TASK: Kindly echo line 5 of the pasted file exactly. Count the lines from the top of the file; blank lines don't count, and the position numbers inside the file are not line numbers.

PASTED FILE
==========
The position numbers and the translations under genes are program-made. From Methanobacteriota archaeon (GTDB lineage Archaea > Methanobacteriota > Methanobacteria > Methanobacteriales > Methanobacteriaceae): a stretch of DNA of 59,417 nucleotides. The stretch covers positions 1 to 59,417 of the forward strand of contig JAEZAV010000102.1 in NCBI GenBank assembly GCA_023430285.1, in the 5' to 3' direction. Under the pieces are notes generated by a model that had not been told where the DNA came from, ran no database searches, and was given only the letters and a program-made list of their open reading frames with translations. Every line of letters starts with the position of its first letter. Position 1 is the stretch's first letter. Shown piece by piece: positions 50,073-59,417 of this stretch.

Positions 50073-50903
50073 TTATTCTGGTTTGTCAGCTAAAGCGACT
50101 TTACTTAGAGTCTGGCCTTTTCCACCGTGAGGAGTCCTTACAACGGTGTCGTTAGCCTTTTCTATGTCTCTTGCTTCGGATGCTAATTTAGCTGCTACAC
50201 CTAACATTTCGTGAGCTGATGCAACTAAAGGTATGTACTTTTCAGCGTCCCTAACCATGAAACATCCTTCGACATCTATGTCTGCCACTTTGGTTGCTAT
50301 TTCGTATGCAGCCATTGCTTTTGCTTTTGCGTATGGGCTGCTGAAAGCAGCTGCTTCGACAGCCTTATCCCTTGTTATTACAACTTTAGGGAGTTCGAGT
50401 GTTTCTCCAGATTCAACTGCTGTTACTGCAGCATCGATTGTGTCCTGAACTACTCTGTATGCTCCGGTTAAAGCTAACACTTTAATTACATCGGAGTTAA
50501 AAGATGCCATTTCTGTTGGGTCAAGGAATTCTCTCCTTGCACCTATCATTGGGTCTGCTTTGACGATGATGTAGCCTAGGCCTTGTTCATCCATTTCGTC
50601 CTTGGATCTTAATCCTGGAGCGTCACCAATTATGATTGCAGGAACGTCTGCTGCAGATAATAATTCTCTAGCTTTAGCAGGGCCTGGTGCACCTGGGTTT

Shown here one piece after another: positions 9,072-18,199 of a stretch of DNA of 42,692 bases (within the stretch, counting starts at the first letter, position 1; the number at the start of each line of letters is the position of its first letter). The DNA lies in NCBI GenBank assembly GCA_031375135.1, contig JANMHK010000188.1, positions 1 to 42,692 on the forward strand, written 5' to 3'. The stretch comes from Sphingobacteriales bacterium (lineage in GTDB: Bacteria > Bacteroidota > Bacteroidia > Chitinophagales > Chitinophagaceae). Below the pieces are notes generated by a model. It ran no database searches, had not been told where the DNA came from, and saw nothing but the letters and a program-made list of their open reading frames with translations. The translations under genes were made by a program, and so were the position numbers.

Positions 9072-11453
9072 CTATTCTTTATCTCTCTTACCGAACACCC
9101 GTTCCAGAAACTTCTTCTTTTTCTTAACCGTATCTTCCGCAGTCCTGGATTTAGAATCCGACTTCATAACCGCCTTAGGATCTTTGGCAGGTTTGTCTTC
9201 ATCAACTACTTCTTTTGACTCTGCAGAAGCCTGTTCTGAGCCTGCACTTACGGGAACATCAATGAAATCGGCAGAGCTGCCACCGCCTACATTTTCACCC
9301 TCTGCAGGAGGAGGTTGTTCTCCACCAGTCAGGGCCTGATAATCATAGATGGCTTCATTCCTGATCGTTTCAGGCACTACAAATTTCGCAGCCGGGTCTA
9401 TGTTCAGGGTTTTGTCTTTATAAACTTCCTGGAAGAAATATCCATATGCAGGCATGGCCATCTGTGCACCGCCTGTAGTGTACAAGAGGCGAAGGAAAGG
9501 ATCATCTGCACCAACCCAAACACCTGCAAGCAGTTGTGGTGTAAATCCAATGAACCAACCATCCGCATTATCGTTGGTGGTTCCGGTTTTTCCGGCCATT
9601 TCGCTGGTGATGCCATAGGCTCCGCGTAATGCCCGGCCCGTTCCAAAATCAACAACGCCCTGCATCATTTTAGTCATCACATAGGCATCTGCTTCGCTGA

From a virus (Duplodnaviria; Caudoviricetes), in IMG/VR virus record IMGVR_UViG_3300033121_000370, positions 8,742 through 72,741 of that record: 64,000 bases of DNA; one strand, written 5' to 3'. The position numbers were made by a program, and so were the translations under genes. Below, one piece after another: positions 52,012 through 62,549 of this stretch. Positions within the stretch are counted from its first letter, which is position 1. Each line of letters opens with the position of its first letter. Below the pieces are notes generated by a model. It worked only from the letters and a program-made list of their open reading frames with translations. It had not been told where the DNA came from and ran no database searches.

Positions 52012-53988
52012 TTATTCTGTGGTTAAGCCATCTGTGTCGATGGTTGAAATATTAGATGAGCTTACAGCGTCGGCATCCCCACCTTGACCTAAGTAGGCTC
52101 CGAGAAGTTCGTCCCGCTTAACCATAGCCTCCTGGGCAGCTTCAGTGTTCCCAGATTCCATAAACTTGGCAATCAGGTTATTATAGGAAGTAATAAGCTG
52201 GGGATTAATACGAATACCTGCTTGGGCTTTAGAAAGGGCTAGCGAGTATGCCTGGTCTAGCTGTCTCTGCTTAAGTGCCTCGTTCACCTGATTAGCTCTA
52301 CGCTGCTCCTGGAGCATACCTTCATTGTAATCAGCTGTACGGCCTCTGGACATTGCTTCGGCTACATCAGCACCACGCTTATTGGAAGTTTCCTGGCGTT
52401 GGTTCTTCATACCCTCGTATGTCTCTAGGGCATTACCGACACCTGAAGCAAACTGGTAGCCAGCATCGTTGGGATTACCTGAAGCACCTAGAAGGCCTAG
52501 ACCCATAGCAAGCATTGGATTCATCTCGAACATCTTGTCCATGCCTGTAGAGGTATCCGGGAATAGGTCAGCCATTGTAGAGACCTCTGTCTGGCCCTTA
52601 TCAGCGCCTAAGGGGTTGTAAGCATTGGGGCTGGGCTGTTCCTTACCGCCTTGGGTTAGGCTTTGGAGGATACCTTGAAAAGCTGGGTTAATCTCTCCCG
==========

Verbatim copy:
50201 CTAACATTTCGTGAGCTGATGCAACTAAAGGTATGTACTTTTCAGCGTCCCTAACCATGAAACATCCTTCGACATCTATGTCTGCCACTTTGGTTGCTAT